Sartre was wrong. Hell isn’t other people. They’re the yeast that turns inertia into growth. They’re what make cities great. Living without the stimulation provided by others is akin to death because our spirits begin to die. So does our compassion.

Covid and its effects make me wonder if we’re not living in a giant petri dish, under conditions controlled by unseen beings who ask, “What happens if we cause this? How about doing that? How interesting.”

Believing in the Malthusian theory and giving the natural world credit for the diminishment of human experience is a speculation that’s much more sane. The beauty of the past two summers are unforgettable, the clarity of the air, the sharpness of the colors, the triumphant calls of the birds. The world without us would become the Garden of Eden. With us in it, it’s rapidly going to hell. We’re not just an expendable species; we’re a threat to all other life on this earth. Why wouldn’t the viruses, each one of them a creation of nature, fight back?  We, oblivious and self-centered, insist on providing perfect breeding grounds for them, with our unvaccinated hosts and unmasked faces. If we win on this particular battlefront, it will be because we’re incredibly, undeservedly lucky–until the next variant shows up.

In Seattle, our downtown is in a coma and nobody’s sure that it’s ever going to snap out of it. A mile or two away, rabbits and coyotes have taken to the streets. Within the urban core that’s bordered by a waterfront, the wildlife that’s always lived here is much less attractive. We’ve always had a persistent colony of rats.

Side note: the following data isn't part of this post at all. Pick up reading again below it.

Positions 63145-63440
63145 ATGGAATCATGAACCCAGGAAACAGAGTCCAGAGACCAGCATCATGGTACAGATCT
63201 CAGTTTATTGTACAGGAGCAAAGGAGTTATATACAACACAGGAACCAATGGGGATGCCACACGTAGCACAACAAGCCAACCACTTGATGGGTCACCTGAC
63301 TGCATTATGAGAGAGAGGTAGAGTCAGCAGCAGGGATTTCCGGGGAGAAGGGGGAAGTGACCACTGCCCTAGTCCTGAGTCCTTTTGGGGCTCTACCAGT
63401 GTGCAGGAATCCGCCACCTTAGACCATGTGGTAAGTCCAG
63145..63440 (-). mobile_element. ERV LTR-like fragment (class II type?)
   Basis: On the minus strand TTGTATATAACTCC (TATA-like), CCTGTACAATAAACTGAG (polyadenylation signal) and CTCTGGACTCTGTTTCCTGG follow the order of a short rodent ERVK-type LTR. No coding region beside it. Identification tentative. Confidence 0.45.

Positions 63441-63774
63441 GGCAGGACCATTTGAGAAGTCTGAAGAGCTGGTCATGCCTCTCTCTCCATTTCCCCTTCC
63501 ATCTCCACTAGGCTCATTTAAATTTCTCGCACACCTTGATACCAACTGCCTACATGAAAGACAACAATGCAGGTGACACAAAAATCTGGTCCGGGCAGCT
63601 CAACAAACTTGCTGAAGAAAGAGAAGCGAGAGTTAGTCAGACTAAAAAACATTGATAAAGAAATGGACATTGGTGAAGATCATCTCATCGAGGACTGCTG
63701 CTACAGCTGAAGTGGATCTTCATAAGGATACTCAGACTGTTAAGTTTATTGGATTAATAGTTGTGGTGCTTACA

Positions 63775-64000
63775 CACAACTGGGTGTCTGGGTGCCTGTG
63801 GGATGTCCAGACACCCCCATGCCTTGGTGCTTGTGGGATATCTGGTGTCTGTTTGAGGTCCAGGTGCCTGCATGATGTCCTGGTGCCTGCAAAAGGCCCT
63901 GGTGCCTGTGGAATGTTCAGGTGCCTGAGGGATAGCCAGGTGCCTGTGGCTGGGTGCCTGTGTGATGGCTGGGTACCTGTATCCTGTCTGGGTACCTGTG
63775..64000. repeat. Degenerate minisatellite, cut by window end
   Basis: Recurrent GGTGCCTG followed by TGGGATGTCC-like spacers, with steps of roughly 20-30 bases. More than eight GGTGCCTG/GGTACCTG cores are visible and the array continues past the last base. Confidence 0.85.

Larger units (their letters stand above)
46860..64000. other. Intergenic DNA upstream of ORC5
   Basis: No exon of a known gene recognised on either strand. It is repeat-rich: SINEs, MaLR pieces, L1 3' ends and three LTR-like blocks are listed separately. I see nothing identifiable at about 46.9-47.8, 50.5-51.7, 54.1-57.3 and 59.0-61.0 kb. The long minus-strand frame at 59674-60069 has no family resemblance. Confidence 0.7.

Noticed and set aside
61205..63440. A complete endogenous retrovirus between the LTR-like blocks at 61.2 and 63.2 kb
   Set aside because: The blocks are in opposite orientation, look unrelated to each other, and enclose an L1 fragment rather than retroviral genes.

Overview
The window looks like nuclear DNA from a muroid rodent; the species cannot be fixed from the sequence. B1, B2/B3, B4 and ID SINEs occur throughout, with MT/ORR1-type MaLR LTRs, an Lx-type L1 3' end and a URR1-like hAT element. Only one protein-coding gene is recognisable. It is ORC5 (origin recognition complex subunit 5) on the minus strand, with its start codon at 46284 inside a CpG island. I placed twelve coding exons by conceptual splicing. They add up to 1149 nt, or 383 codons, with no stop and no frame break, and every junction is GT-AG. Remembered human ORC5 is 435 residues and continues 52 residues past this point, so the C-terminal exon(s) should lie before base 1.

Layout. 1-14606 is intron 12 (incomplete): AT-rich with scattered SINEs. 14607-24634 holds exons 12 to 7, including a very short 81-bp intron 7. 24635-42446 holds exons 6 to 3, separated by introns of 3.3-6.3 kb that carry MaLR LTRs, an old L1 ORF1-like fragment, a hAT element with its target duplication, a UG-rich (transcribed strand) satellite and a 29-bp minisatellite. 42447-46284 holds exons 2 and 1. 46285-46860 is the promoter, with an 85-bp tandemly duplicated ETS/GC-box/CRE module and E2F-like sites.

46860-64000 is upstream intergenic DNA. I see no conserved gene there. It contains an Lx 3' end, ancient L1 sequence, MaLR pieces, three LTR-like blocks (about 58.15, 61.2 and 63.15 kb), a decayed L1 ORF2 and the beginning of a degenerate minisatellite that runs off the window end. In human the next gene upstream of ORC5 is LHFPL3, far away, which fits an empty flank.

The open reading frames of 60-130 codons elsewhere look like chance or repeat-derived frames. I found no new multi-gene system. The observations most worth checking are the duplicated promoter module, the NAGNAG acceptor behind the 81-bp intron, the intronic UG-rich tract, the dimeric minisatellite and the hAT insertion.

While in New York the rats are supposedly in tough shape without the piles of restaurant leavings that kept them fat and healthy, Seattle’s casual attitude toward overturned garbage cans, along with the food scraps discarded by people who live on the street, is probably making our wharf rats very happy. Bubonic plague, anyone? Oh no, it can’t happen here…and if it does, it will probably hit the street residents first. Who cares?

Yeats is most famous for his line “What rough beast, its hour come at last, slouches toward Bethlehem to be born,” but the one that best suits these covid years is “Too much sacrifice makes a stone of the heart.” Enforced time in our private isolation has cut us off from the human contact we need in order to remain human. It’s becoming easy to think of “the unsheltered” as “the expendable” and to walk past them without giving a damn about their lives. We ignore the filth because that makes up their environment, not ours. If they all disappeared tomorrow, even though we might never admit it, we’d be relieved. Without them, maybe our real lives might begin again.

We’re at risk of turning primitive–let’s find scapegoats for existing problems and get rid of them. Compelled to give up the lives we always thought would be permanent, living truncated, isolated versions of “normal,” we feel cheated, frustrated, frightened, and not far from our own version of Shirley Jackson’s classic horror story, The Lottery. 

We once believed that except for outer space there were no new frontiers but covid smashed that delusion. The unknown that waits for us to explore, dark and uncertain terrain, lies within us. When we walk into it, will we fall off the edge of the earth into anger and chaos or will we discover a new foothold that takes us to a cleaner, kinder place?